Thursday, July 27, 2006

NCAA 2007 Custom Covers

A public service from your humble propagandist, for the people of the great state of Alabama, who HP knows are passionate about their football:

I went to this site to print out a custom cover for my copy, and I think you should show some school spirit and do likewise.

I'll even make it easy for you:

Alabama: 18 Covers, featuring Kenneth Darby, Ramzee Robinson, Juwan Simpson, John Parker Wilson, and Tyrone Prothro (Yes, they have Prothro's catch).

Auburn: 9 Covers, featuring Will Herring, Kenny Irons, or for those AU fans who want to go old school, Bo Jackson.

Unfortuntely, this site doesn't yet have any custom covers for UAB or Troy. If I find one, I'll let you Blazers and Trojans know.

Tuesday, July 25, 2006

Assorted Thoughts

I agree, FoxNews. I'm not a huge fan of any of the cable news networks (I usually find the minimalist style of CNNHN most palatable), but I've been keeping up with the Olbermann/O'Reilly feud from afar. Long story short: O'Reilly's hit on a formula that works and has made him the most watched cable infotainment program in the nation, while Olbermann's show does little but remind us how much we miss the team of Olbermann and Dan Patrick on SportsCenter. Throw in a Nazi reference, and you've got an obsessed dude that should of stuck to what he was good at.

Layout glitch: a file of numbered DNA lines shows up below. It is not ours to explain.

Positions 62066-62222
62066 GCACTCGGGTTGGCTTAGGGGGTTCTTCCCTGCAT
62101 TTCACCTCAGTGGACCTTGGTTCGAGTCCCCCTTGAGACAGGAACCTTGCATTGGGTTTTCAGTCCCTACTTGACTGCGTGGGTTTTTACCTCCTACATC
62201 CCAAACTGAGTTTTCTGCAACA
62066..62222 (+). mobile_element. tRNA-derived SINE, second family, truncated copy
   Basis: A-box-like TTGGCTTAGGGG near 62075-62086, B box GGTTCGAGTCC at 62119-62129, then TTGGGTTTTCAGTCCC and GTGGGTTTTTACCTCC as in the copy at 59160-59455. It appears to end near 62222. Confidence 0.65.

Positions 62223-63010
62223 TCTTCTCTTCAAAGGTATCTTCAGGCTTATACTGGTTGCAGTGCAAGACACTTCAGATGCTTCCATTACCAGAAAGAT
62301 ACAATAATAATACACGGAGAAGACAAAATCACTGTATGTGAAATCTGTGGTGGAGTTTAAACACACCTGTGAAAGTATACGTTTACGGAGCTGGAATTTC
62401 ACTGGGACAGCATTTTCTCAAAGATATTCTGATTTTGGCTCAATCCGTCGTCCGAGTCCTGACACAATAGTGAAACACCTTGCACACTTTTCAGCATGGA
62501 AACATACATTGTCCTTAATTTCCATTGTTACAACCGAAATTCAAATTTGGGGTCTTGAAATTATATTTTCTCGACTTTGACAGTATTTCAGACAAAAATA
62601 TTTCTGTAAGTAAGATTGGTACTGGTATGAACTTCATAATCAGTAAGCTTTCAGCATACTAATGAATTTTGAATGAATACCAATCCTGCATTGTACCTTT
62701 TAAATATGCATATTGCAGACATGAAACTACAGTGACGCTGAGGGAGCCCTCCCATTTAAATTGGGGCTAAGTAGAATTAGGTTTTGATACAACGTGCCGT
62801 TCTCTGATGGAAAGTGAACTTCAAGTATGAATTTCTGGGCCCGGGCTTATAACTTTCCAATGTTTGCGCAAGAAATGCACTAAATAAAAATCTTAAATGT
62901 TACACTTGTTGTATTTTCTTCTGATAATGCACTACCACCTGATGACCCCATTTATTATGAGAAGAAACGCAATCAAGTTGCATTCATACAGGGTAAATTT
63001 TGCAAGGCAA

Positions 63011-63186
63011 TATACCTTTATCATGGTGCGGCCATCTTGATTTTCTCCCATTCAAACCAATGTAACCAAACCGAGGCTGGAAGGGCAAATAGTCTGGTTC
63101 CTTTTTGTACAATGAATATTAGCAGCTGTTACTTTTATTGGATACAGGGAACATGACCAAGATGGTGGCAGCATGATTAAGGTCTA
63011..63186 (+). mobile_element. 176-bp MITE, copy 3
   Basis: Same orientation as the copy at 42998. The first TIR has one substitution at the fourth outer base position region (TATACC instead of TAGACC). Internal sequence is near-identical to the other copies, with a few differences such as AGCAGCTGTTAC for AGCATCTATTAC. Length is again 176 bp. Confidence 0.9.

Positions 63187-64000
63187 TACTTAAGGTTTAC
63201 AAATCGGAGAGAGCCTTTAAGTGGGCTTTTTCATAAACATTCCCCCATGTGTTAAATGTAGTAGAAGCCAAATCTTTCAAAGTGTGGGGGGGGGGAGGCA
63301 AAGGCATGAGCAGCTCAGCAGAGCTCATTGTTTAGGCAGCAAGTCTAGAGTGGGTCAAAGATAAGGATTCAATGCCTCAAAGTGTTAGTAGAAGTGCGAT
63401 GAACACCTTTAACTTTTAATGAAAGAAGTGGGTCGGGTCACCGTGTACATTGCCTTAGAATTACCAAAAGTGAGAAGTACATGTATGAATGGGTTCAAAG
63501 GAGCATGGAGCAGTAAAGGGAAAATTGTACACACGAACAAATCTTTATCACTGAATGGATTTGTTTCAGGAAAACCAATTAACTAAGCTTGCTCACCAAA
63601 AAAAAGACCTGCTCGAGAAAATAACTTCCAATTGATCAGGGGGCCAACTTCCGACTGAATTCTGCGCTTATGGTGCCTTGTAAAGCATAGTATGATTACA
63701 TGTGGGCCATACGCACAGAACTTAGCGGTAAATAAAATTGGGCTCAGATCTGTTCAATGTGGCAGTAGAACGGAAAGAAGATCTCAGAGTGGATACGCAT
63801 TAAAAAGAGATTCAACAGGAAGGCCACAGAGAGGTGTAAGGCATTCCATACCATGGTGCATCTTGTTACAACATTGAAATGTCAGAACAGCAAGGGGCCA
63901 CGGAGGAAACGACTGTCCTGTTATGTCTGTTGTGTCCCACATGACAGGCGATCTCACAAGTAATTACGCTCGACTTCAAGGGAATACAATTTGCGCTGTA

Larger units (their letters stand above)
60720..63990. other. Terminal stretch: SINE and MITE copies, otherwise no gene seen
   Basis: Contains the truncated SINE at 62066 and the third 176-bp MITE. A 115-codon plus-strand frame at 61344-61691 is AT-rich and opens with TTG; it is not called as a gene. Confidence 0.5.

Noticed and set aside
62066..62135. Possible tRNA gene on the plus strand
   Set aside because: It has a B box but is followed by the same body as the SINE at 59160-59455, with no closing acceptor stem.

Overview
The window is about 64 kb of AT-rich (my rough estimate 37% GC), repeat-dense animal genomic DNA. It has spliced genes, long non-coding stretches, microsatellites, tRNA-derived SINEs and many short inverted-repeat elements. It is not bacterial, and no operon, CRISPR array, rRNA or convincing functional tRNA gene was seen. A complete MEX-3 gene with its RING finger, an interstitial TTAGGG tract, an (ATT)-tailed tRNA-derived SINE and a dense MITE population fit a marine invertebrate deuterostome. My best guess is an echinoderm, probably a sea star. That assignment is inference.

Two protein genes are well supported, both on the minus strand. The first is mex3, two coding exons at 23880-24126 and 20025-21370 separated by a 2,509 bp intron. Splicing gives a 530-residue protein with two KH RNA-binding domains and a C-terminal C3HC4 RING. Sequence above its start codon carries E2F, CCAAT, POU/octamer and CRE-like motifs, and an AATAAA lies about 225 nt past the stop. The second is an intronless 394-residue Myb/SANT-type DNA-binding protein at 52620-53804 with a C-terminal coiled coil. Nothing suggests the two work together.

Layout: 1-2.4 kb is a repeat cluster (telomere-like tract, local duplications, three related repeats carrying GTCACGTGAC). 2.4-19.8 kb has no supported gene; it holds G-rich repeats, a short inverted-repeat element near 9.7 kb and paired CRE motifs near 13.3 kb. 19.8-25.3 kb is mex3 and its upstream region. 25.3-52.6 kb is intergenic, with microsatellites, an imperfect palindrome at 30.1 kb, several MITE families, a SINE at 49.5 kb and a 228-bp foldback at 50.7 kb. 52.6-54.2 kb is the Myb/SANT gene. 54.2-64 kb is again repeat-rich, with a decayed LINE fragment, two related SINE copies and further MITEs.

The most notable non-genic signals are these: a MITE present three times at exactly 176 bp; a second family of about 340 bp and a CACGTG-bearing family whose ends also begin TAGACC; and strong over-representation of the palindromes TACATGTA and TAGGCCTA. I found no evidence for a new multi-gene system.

Gov. Riley will most likely be appointed the job to implement Alabama's new voter registration system after Secretary of State Nancy Worley wasn't able to get it done by the time she was allowed. The U.S. Justice Department sued her, and A.G. Troy King was required to defend her. What was his suggestion? "Uhm, yeah, I think Gov. Riley should do it, too." Oh, and by the way...she won her primary. This is only slightly less disturbing than the Larry Darby embarassment.

Thursday, July 20, 2006

Cheers: The NAACP and President Bush

Ok, George W. Bush finally spoke in front of the NAACP. After several "scheduling conflicts", he finally stood up in front of a group that has major issues with many of his policies. After growing a reputation for only speaking to groups of "friendlies", President Bush took a definite chance by scheduling this engagement.